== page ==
LAKE CHARLES, LA (KPLC) - Complex regional pain syndrome is a chronic pain condition.
“I am constantly feeling like I’m on fire 24/7,” said 16-year-old J’Anna Boyer
For J’Anna, the pain started 9 years ago.
“It was New Year’s Eve, they were in the front yard popping fireworks and she fell,” said mom, Jessica Boyer Jessica said her daughter woke up with some pain the next morning but it wasn’t long before symptoms quickly snowballed.
“I went from a really bubbly happy 9-year-old to being in a wheelchair and not being able to go to school,” J’Anna said.
J’Anna had a burning sensation in most of her limbs, throbbing pain, leg discoloration and the list goes on.
“I knew she was hurting, I knew,” Jessica said. But doctors weren’t so sure.
“Nobody really believed me, they thought I was attention-seeking,” J’Anna said.
“Doctors said ‘shes not hurting, it’s in her head and she needs to see a psychiatrist,’" Jessica remembers, "But would turn around, and she was 11 at the time, and wanted to give her a pain pill and anti-depressant.”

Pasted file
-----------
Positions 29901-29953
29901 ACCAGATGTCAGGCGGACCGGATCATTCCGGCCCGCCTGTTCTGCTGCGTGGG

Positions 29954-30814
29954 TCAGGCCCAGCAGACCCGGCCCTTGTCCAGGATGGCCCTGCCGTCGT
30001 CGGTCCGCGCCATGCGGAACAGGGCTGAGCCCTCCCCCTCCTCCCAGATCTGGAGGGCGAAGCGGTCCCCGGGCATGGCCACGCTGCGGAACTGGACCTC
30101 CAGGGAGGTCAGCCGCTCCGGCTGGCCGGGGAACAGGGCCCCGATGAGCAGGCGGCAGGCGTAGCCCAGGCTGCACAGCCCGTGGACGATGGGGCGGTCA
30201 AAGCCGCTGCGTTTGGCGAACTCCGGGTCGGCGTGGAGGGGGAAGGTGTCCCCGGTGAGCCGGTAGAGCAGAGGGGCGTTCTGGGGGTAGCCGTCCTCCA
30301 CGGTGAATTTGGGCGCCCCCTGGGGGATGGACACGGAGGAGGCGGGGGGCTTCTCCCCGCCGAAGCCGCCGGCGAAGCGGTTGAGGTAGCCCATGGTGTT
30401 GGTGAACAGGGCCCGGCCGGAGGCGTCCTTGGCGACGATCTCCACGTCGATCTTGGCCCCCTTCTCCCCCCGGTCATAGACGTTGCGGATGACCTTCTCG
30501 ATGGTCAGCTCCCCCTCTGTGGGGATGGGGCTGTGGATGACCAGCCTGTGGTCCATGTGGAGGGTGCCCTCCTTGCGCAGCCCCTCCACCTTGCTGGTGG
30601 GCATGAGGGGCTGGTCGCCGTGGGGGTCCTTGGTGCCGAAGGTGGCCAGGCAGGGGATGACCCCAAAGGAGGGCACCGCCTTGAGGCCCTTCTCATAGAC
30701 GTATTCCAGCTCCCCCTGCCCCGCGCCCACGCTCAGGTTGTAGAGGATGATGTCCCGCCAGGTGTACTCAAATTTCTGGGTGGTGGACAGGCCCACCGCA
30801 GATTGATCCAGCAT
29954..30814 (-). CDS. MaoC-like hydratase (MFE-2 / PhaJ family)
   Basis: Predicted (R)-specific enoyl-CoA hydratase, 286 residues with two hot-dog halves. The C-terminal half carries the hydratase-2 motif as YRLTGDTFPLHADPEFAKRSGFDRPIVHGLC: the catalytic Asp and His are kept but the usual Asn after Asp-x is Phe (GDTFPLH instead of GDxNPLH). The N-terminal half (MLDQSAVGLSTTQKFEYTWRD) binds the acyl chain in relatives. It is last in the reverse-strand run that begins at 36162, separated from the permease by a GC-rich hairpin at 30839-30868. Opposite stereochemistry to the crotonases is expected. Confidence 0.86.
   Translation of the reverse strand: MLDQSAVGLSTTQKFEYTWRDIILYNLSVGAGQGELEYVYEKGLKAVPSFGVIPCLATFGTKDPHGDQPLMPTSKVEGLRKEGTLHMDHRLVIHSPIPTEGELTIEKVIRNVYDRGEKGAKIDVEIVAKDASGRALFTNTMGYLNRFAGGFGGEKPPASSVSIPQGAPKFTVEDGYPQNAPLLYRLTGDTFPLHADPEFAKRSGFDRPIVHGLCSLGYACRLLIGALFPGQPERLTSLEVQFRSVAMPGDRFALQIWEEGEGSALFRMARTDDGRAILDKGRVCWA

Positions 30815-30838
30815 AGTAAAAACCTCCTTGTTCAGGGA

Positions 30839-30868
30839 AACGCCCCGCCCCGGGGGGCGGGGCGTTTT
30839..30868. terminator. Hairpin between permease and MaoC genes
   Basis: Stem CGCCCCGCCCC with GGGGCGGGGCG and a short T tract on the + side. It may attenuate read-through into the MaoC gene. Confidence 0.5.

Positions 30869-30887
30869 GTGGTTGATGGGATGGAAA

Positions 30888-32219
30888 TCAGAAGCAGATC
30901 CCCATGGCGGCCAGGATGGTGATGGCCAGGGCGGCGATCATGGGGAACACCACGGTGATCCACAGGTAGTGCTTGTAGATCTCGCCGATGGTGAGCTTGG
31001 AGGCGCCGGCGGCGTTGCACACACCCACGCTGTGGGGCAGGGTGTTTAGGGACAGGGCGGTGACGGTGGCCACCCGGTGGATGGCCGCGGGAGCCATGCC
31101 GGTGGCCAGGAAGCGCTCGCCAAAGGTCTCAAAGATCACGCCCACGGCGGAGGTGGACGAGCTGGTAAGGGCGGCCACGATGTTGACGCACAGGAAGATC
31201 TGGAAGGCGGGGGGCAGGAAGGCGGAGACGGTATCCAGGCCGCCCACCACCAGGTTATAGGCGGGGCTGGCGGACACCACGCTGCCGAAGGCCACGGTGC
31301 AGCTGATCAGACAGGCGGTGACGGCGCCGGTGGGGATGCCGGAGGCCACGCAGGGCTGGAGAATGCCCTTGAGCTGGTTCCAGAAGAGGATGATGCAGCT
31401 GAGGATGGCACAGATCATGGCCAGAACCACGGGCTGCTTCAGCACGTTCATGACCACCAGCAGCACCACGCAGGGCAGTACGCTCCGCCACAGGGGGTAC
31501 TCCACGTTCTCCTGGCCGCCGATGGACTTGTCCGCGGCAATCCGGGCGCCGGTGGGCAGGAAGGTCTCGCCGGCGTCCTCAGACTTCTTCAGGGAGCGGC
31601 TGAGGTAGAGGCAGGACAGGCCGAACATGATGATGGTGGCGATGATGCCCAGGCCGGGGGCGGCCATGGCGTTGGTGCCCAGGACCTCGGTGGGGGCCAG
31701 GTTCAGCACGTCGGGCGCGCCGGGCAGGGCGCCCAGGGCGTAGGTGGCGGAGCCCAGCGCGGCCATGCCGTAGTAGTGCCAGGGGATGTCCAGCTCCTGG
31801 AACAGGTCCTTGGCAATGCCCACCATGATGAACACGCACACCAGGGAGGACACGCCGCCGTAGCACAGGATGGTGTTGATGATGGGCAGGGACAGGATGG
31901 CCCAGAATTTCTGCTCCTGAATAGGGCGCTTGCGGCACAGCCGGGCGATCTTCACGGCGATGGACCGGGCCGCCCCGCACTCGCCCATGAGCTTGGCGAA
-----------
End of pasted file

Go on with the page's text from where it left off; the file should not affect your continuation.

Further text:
It took 8 years, multiple diagnosis, depression, home school, and dozens of doctors to finally get the diagnoses of CRPS.
“I always wanted her to know I believed her,” Jessica said.
J’Anna is being treated with a drug called Ketamine. According to the Partnership for Drug-Free Kids, it’s an anesthetic considered to be a hallucinogen but is the only medication that’s helped ease some of the pain.
“I’ve been in and out of a wheelchair this entire time," J’Anna said.,"So, it’s really awesome to have that freedom again.”
Most insurances don’t cover Ketamine infusions, and the Boyer family must travel to Florida in order to receive the treatment in the doses J’Anna needs, costing the family thousands of dollars every three months.
A benefit for J’Anna will be held on November 10.